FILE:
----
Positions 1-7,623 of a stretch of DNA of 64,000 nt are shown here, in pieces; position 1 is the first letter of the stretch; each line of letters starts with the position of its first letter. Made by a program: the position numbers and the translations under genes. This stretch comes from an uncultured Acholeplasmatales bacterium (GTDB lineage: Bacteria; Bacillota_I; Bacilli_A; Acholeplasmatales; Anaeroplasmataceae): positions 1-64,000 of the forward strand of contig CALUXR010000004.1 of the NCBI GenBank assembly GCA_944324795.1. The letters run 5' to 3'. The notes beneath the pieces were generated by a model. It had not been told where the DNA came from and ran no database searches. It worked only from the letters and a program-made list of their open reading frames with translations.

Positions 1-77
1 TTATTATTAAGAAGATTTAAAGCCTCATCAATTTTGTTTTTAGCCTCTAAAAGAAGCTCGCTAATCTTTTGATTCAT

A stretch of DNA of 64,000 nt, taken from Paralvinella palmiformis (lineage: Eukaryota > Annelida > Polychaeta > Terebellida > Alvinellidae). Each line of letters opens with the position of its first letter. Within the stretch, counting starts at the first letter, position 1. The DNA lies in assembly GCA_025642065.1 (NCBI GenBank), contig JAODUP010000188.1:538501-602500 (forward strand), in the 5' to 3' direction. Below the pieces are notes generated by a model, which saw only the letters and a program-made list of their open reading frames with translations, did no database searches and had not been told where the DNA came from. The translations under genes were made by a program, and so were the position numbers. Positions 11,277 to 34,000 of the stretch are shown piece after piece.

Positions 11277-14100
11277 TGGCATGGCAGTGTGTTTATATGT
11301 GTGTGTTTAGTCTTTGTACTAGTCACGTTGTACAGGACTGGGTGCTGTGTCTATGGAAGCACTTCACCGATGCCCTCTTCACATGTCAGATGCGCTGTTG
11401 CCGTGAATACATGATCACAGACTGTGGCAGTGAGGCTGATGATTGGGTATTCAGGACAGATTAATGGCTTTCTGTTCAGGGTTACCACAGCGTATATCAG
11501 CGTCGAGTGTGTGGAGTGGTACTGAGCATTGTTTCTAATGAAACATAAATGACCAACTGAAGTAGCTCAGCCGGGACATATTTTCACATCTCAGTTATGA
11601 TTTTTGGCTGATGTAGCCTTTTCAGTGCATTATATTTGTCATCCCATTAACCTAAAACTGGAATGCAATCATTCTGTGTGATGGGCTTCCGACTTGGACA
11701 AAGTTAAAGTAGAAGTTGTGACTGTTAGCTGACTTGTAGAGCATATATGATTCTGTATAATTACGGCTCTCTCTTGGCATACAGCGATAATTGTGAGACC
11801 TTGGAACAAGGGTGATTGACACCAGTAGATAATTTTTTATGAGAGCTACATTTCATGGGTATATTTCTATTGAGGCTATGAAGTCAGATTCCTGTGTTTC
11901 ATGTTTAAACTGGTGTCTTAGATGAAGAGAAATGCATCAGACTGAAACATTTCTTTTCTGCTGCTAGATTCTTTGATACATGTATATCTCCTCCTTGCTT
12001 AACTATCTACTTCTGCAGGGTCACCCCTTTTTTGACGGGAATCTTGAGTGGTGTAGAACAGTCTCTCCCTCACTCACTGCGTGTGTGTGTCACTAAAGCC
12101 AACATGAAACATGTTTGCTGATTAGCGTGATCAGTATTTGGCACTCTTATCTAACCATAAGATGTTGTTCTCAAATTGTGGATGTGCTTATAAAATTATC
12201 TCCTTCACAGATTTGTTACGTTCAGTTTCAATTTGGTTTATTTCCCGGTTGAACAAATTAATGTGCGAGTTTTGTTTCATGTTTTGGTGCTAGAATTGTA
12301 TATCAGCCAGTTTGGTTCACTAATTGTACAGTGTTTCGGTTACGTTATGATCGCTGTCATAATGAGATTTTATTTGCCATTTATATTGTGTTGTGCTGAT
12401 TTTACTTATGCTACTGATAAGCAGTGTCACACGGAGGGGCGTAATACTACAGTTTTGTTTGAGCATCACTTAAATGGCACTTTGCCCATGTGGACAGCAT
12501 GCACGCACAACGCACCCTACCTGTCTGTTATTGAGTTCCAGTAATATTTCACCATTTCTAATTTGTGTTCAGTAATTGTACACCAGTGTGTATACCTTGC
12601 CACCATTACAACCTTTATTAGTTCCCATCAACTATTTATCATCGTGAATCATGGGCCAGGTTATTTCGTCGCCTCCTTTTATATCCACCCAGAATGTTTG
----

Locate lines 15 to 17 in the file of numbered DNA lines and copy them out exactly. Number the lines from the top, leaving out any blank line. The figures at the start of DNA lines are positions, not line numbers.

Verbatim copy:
12101 AACATGAAACATGTTTGCTGATTAGCGTGATCAGTATTTGGCACTCTTATCTAACCATAAGATGTTGTTCTCAAATTGTGGATGTGCTTATAAAATTATC
12201 TCCTTCACAGATTTGTTACGTTCAGTTTCAATTTGGTTTATTTCCCGGTTGAACAAATTAATGTGCGAGTTTTGTTTCATGTTTTGGTGCTAGAATTGTA
12301 TATCAGCCAGTTTGGTTCACTAATTGTACAGTGTTTCGGTTACGTTATGATCGCTGTCATAATGAGATTTTATTTGCCATTTATATTGTGTTGTGCTGAT